Famed action director John Woo makes his gaming debut with Stranglehold, a sequel to one of his greatest films, Hard Boiled. The third person action shooter allows you to step into the role of inspector Tequila, once again played by the legendary Chow Yun Fat.

Stranglehold plays to its cinematic roots very well. Even the menu screen gets in on the act, scanning across action scenes towards sub-menus in “bullet time”. The storyline, rife with twists and turns, is moved along briskly through short cut-scenes. But stunning action sequences are Woo’s bread and butter and the plot takes a backseat to a major amount of ass-kicking.

If you’ve watched any of the videos or seen any of the screenshots, you’ve probably figured out that the game plays a lot like the Max Payne games which, funny enough, were inspired by John Woo’s films. At its core, Stranglehold is very much a straightforward action game; a stunning shooting gallery tied together with the charisma of Chow Yun Fat and the style of Woo. Everything mostly takes place in third person, allowing you to fully appreciate the methods in which Tequila is dispensing the pain. A single action button combined with the press of a direction key allows you to interact with the environment in many ways: jumping onto a railing, lunging and rolling, wall-dodging, swinging from just about anything hanging from the ceiling. This worked well for the most part, but some of the more demanding levels became tedious and I quickly realized that context sensitive buttons and precision gameplay are not a great mix. Particularly, when that button does not understand that lunging headlong into a laser trip-mine is not the gameplay decision I desire to make. The levels are generally set up so that leaping about like a madman doesn’t ensure that you meet your untimely demise.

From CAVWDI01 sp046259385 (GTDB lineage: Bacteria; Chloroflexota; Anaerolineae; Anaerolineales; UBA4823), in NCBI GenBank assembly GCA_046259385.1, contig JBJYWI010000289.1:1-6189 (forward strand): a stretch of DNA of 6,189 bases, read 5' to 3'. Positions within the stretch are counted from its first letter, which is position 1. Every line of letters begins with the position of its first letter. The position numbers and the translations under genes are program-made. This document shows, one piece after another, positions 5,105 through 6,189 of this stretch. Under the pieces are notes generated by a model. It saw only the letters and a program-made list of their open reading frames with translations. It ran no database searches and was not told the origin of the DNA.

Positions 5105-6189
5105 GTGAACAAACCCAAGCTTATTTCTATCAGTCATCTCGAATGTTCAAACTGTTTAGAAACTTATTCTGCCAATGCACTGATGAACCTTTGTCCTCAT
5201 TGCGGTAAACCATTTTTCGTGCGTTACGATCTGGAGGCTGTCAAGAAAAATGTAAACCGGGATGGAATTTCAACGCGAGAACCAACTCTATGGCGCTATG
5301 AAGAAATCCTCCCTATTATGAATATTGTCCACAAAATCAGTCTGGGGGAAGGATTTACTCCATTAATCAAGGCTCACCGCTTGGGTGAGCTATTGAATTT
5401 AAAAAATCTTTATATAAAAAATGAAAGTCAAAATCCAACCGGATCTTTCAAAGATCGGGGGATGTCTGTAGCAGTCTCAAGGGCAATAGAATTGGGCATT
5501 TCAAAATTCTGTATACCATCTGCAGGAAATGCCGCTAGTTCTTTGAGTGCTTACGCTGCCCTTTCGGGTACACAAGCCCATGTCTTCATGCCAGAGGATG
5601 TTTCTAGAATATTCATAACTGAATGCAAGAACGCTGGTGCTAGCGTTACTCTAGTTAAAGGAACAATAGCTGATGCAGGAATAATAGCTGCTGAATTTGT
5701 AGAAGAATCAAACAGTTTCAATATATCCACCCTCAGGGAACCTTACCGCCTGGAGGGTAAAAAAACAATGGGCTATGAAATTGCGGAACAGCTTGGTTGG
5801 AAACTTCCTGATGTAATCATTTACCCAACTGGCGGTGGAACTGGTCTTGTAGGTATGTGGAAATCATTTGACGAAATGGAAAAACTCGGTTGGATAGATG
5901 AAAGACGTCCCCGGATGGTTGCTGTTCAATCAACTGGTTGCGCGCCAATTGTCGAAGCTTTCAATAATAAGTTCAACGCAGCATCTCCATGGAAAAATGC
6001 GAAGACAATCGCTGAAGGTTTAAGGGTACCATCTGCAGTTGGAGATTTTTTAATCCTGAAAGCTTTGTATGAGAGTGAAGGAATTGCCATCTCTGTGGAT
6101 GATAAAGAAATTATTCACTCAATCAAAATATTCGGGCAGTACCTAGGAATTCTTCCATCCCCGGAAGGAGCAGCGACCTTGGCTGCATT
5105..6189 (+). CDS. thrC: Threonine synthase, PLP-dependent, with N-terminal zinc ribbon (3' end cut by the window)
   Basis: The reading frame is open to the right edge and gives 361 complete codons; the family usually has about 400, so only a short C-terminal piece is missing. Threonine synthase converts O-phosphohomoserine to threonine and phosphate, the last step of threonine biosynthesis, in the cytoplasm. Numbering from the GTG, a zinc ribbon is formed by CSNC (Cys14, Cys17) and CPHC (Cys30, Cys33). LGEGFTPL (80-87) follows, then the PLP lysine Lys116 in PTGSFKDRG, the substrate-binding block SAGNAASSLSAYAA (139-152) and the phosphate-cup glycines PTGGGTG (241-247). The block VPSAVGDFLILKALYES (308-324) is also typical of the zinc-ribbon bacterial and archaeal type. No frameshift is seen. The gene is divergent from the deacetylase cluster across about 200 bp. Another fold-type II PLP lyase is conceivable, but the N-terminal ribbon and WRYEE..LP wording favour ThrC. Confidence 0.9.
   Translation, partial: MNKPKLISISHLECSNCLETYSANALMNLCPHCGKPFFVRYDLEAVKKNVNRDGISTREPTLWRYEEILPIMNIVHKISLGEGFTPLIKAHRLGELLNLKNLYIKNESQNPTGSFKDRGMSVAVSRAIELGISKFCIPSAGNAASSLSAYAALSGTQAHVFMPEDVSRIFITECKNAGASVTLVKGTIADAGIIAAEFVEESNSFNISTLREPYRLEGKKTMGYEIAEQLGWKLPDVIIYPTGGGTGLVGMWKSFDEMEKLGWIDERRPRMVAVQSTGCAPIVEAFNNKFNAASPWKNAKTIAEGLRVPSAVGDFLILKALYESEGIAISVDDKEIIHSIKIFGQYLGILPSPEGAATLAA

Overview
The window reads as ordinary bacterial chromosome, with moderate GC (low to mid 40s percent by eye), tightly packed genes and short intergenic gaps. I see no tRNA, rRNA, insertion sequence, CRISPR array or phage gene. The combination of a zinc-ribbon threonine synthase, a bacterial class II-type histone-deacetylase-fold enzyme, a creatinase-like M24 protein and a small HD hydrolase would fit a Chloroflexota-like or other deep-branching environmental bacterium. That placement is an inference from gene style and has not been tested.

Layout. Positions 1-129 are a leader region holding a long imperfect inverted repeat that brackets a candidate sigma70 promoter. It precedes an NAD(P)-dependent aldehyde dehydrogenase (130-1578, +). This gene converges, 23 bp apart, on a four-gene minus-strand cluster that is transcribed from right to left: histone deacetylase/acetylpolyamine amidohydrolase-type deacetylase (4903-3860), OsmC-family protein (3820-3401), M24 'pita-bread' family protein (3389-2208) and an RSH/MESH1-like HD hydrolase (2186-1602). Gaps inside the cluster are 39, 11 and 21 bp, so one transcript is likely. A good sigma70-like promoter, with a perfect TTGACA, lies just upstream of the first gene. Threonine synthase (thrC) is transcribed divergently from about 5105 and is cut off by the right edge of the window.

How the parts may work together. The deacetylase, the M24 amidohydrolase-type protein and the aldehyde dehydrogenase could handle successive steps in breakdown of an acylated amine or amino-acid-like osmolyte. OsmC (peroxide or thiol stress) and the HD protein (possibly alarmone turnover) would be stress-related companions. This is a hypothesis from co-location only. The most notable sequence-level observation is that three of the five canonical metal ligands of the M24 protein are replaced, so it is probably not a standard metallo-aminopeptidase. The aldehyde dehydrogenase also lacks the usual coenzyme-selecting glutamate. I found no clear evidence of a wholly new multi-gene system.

And leap about you will. In Stranglehold, you don’t want to just kill your opponent… you want to kill him with style! In fact, you get points and bonuses for it! Offing your foe in a particularly cool fashion fills up a portion of your Tequila-time meter. In each of the first few consecutive levels, a new Tequila-time power is granted and as your Kill-O-Meter (my highly technical name for it) fills, you gain access to those powers. You can choose to go all out and use the top level room-clearing power or invoke quick consecutive instances of the lesser abilities. I found myself sticking to the Health Recharge and Barrage attacks, but you may find others to your liking. They are all fun to use. One allows you to pinpoint a shot from your gun to your opponent and then follow the bullet to its target, which really never gets old. The ultimate attack places the game in slow-motion while Tequila spins in circles shooting everything that moves. Unfortunately one of those very cool Tequila-time moves in concert with the end-game Rocket Launcher means that the final two bosses don’t really stand a chance. It might have been wise to make an adjustment for that, because otherwise the boss fights were all pretty satisfying.